After a few sweaty hours of tossing and turning, Caitlin and I rose with suara adzan subuh, the pre-dawn call to prayer. We showered quickly, thankful we were able to rinse off the night’s sweat before a line formed for the house’s single, modest facility. We were the first to leave the house, eager to claim a prime spot on the beach before the sun rose. Even at that early hour, there were plenty of other people on the beach. We sat down in the sand and waited. Other family members joined us, some bringing snacks and drinks for everyone to enjoy as we waited for the magical moment at 7:30 a.m.
At last, the moon and the sun met in the sky. In a foolish attempt at preparation, I had bought a cheap pair of sunglasses at the grocery store a few days prior. Thankfully, someone in the family had the foresight to bring camera film, which (as I told my co-worker) did the job well. One strip of film was cut up and shared so that everyone could have a front-row seat at the theater in the sky. We waited with bated breath, the entire beach full of people straining their eyes toward the heavens. The silent dance continued overhead, and during those brief moments when the entire sun was eclipsed a palpable excitement rippled through the crowd. Here it was! Darkness in the daytime! We waited. We watched. We wondered in awe at the cosmos.
Just as quickly as it came, it was over. The sun and the moon parted ways, star-crossed lovers never to meet again.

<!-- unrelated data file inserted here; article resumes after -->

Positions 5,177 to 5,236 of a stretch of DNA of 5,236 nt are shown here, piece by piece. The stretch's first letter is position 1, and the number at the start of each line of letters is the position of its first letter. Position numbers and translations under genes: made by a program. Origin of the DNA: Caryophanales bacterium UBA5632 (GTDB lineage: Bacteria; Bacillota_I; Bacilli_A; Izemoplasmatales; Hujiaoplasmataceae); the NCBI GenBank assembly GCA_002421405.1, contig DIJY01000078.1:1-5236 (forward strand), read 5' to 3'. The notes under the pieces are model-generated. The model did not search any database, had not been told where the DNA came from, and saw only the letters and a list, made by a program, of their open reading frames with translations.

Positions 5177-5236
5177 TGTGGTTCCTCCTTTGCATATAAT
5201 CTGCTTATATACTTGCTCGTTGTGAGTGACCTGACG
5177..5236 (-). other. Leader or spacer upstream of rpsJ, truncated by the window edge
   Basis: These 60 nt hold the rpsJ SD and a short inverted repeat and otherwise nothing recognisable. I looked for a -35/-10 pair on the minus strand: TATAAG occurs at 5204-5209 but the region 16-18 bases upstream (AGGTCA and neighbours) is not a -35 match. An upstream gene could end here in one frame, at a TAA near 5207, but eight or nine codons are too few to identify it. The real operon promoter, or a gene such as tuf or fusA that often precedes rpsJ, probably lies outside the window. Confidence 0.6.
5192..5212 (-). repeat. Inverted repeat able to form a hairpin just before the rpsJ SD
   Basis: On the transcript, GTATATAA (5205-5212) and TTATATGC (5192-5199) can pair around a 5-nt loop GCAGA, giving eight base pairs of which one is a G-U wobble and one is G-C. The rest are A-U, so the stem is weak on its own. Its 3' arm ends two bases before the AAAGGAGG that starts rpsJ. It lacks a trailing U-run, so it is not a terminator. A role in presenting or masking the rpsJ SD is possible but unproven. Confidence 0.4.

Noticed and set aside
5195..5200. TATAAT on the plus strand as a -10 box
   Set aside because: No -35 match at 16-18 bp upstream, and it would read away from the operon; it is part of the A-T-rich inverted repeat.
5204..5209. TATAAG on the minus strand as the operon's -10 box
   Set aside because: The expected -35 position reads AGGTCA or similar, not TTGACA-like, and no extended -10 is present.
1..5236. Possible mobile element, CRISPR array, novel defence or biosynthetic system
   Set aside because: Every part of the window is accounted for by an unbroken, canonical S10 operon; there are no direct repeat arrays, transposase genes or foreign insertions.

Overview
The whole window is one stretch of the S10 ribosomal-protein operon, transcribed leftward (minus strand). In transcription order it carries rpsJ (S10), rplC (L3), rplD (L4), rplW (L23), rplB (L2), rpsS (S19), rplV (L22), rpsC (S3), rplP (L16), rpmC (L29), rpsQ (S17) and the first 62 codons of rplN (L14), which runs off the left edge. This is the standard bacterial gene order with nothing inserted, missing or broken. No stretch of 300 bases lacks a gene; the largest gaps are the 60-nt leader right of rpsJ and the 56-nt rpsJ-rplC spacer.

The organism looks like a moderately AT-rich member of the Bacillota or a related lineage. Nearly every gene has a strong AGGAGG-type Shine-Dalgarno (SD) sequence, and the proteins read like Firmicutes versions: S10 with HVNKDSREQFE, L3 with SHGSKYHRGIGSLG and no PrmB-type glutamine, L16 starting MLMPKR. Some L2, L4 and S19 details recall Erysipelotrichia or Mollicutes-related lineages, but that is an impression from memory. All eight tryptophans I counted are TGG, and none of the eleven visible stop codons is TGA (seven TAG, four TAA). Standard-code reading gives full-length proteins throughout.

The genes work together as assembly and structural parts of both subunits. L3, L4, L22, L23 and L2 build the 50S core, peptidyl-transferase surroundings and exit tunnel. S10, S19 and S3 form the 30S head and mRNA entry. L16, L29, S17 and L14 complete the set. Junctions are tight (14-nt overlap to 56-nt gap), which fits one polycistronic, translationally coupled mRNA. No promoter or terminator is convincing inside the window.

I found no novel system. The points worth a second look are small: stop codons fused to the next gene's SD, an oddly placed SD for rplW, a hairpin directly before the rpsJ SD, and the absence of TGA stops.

* * *
Until now, of course. You know, solar eclipses happen around the world every year or so. The next one is due in Argentina/Chile in July 2019. Sure, the eclipse is a special, possibly once-in-a-lifetime thing for those who see it. But what really strikes me is how Americans view this global phenomenon as a uniquely American event; just look at how the news has taken to calling it the “Great American Eclipse.” Is this just a marketing ploy? Perhaps. But it also points to something deeper: how very self-absorbed the American psyche is.
Yes, we Americans are very self-absorbed. We obsess over rules. We have an overwhelming need to appear knowledgeable. We must have an opinion on all kinds of issues–even as mundane as appropriate eyewear for a solar eclipse–and it is our birthright to state those opinions as fact. For the average American, there is only one way to do things and that is the American Way, anything is unpatriotic.
In contrast, Indonesian people don’t agonize over following regulations. There are many ways to accomplish the same thing. While most Indonesians are fiercely patriotic, the average Indonesian citizen is more likely to recognize the plurality of the world we share than the average American citizen.
I am not saying that one culture is better than the other; my point is that they are simply very different. Having lived in both cultures, there are definitely things I favor in each place. One thing that we have in common, though, is the way events like tomorrow’s eclipse excite us and bring us together to celebrate the wonders of this amazing world we all call home.